Posts Tagged ‘Geography’

Book Review: Unruly Places by Alastair Bonnett

Author: Alastair Bonnett
Title: Unruly Places: Lost Spaces, Secret Cities, and Other Inscrutable Geographies
Narrator: Derek Perkins
Publication Info: Tantor Media, 2014
ISBN: 1494505827
Summary/Review:

Dr. Bonnet collects a compendium of curiosities in geography, places in the world at the borders, no-mans lands, enclaves, dead cities, floating islands, and ephemeral places.

Destinations include:

  • Sandy Island, marked on maps in the Indian Ocean for over a century despite the fact that it never existed.
  • The historic Old Mecca, destroyed to make way for amenities for pilgrims.
  • Alan Sonfist’s artistic creation of pre-colonial plantings in New York called Time Landscape.
  • The lost Aral Sea, now the Aralqum Desert.
  • Kijong-dong , the North Korean “Peace Village” along the DMZ with South Korea.
  • Pripyat, the city abandoned due to the Cherynobyl disaster.
  • The intriguingly named Archaeological Park of Sicilian Incompletion  in Giarre.
  • The interlocking Dutch and Belgian enclaves of  Baarle-Nassau and Baarle-Hertog .
  • The micronation of Sealand.
  • Spray ice islands used for petroleum exploration in the Arctic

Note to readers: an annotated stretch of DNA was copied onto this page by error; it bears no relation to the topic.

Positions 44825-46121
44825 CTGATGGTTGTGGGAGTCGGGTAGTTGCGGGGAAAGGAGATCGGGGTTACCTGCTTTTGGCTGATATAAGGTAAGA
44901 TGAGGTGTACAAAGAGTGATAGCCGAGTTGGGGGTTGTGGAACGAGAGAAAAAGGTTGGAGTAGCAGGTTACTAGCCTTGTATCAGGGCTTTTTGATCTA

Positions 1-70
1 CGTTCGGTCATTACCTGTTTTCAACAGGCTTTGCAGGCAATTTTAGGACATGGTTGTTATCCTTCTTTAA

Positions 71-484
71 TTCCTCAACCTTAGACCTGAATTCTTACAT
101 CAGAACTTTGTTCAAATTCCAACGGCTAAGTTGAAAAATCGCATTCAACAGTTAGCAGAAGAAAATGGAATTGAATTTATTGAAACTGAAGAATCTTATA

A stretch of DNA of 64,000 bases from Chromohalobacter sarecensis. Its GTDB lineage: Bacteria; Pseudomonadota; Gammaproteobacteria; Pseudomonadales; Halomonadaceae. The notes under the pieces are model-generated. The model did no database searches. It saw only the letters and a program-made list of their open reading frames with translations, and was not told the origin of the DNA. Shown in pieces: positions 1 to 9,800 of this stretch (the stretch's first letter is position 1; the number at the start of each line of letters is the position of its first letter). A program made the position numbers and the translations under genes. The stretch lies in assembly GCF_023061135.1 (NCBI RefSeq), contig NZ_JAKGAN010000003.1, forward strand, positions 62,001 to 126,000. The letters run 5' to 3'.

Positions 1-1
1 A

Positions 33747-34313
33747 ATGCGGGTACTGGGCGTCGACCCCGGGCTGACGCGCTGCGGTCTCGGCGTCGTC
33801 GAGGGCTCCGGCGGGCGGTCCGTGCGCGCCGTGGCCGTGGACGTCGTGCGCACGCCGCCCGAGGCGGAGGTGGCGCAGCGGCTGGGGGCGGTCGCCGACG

• The RV park in the LAX parking lot which serves as the permanent home for many air carrier personnel.
  • Nowhere, the Burning Man-style art event in northeast Spain

Derek Perkins voice lends a curmudgeonly world explorer gruffness to the narration.  A fun book and informative.

Recommended booksMicronations: The Lonely Planet Guide to Self-Proclaimed Nations by John Ryan, Outside Lies Magic: Regaining History and Awareness in Everyday Places by John R. Stilgoe, and Lights Out for the Territory: 9 Excursions in the Secret History of London by Iain Sinclair
Rating: ***1/2

Book Review: Maphead by Ken Jennings

Author:  Ken Jennings
Title: 
Maphead : charting the wide, weird world of geography
Publication Info: 
New York : Scribner, c2011.
ISBN:
9781439167175
Summary/Review:
Ken Jennings is a person I like merely because he became a celebrity by being intelligent.  Now I know he shares a common passion for maps.  As a child I used to lay out maps and atlases and study them for hours and have never lost the love of looking at maps, learning from them, or appreciating their decorative aspects.  Jennings connects with people like myself who love maps and to a greater extent geography through a series of essays that cover topics including geocaching, highpointing, travelers clubs,  road atlas rallying, map collecting and antique sales, programming Google Earth, GPS, the National Geographic Bee, as well as maps in fiction and metaphorical maps.  Jennings’ observations are illuminating and entertaining and the entire book is a delight to read.

Recommended books:
  Outside Lies Magic: Regaining History and Awareness in Everyday Places by John R. Stilgoe, Sightseeking: Clues to the Landscape History of New England by Christopher J. Lenney, How the States Got Their Shapes Too: The People Behind the Borderlines by Mark Stein, and Transit Maps of the World by Mark Ovenden
Rating:
****
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